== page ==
Q: Tax Playa, my husband is a jerk and I want out. What are some tax consequences of divorce?
Katie, Germantown MD
A: There are lots of ins and outs to this, so we'll tackle them one at a time. This post will deal with divorce, separation, alimony, property settlements, and injured/innocent spouse rules...
For more information on these topics, please refer to IRS Publication 504, Divorced or Separated Individuals.
1. A divorce or legal separation that happens on or before the last day of the year is considered final for the whole tax year. Therefore, your marital status on the last day of the year is determinative of your filing status and personal exemptions. Click on the "filing status" link to the right for more on which is the proper filing status for you to choose.
Certain fees related to divorce are deductible as a miscellaneous itemized deduction subject to the 2% of AGI threshold rules. These include tax advice on your divorce, as well as fees to financial professionals in obtaining an alimony settlement or a property transfer.
2. Alimony is a payment by one former spouse to another under a divorce or separation agreement. Alimony is deductible to the payer as an adjustment to income (meaning they don't need to itemize their deductions). Alimony is taxable to the recipient.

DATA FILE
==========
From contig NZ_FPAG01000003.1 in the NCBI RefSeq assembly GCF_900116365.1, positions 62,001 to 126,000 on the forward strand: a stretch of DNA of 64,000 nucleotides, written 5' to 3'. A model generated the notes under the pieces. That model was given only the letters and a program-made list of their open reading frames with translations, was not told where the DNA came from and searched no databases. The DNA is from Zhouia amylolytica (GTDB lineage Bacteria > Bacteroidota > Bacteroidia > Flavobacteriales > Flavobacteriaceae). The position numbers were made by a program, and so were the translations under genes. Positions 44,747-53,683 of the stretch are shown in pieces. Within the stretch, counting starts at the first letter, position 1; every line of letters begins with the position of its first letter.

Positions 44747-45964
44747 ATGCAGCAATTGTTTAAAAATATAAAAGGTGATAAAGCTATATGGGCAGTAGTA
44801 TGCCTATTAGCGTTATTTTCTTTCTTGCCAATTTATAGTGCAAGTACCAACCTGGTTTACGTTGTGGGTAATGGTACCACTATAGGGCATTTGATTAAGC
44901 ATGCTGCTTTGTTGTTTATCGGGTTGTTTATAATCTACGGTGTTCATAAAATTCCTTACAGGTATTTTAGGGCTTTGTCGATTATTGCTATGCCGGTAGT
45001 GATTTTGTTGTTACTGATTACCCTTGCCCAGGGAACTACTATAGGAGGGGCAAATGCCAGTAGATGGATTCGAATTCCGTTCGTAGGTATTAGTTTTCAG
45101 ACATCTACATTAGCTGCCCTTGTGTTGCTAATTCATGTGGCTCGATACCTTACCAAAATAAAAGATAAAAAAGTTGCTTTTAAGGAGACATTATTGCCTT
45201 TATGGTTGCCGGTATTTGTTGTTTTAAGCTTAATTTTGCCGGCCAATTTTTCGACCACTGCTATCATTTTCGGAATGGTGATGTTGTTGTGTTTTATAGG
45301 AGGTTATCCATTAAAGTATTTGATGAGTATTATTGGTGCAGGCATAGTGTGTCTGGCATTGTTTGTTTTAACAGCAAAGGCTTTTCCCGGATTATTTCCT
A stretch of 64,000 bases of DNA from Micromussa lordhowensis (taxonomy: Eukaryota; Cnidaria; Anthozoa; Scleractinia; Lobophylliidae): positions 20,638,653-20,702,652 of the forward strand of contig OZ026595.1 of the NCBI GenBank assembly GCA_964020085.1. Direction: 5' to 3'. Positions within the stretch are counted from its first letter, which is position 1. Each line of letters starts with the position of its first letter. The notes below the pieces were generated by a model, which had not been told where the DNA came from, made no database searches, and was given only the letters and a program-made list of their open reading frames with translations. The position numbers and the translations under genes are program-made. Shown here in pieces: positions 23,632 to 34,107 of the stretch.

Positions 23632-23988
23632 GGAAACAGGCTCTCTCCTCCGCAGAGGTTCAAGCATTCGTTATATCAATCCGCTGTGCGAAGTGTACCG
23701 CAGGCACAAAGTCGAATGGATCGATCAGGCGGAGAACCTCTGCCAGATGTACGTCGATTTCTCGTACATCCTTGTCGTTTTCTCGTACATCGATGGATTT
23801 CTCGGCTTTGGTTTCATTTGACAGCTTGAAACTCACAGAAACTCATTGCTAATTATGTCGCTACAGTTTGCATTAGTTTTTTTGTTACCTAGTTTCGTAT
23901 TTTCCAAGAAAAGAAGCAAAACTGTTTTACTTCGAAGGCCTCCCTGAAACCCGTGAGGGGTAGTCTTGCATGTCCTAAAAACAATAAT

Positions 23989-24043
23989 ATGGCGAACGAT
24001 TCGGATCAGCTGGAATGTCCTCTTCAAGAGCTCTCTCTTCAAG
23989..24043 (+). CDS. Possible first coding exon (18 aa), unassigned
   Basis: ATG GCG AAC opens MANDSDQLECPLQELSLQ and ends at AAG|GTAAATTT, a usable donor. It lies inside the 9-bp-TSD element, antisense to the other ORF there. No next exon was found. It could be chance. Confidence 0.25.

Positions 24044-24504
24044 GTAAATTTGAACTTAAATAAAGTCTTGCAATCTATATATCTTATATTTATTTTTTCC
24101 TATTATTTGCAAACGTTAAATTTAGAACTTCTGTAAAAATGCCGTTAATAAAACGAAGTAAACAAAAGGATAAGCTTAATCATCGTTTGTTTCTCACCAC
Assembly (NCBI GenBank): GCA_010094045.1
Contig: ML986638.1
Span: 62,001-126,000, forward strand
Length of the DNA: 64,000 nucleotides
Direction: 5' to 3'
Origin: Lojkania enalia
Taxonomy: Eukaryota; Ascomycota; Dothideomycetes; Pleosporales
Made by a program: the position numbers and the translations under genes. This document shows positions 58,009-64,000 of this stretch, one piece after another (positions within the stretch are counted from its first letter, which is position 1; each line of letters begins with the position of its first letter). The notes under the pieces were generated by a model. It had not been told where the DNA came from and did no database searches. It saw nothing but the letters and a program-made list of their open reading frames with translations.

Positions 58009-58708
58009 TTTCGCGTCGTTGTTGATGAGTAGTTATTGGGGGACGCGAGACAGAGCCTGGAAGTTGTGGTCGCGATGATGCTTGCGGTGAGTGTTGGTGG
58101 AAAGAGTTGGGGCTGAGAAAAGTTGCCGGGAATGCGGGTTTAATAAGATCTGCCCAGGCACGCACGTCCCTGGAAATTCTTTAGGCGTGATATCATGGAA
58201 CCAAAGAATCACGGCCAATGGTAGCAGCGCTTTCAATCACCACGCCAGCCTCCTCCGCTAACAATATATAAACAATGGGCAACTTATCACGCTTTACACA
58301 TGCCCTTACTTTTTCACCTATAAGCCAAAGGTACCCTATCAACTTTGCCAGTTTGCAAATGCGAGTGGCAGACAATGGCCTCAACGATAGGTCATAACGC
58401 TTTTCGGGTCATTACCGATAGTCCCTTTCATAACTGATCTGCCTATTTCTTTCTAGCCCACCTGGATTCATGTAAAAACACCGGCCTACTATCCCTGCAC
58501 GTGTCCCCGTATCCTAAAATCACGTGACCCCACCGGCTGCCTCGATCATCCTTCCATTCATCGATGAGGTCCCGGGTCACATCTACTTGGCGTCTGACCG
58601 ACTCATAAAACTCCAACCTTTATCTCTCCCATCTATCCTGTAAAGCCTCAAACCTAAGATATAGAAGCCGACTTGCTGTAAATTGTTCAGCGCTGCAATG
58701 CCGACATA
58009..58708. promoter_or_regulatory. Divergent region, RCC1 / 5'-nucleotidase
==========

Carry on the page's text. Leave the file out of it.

Child support, property settlements, and voluntary payments are not alimony. On a marital home on which the alimony payer is making mortgage payments, he can deduct half the mortgage interest and property taxes as alimony and half as an itemized deduction (assuming the home is still jointly-owned).
Alimony must be in cash, must not be considered child support or not alimony, the parties can't live in the same household, and the payments must end on death of the recipient spouse.
3. Property settlements. There are two factors to consider here. The first is a "qualified domestic relations order." This deals with payments from qualified retirement plans and child support. Generally, benefits paid to a former spouse or child is taxable to the recipient spouse, whereas IRA transfers are tax-free.
There is no recognized gain or loss on property transfers between spouses. The basis of the property is the adjusted basis of the transferring spouse (if this transfer happened before July 19, 1984 the basis is the fair market value at the time of transfer). There is normally no gift tax implications to transferring property except in the oddest of circumstances.
4. Injured and Innocent Spouse Rules. An injured spouse is a spouse who's partner's tax refund was garnished by the IRS to pay for back taxes, child support, and debt like student loans. The non-liable spouse (injured spouse) can file to get her share of her refund from the IRS.
An innocent spouse is someone who believes a joint federal tax liability should be paid solely by her spouse. This can be true if your spouse knowingly withheld income/overstated expenses, you are divorced, or it would be unreasonable to expect you to pay.
In my experience, there are a lot of jerk husbands out there who hang their wives/ex-wives out to dry on these matters. Don't be afraid to stand up for yourselves.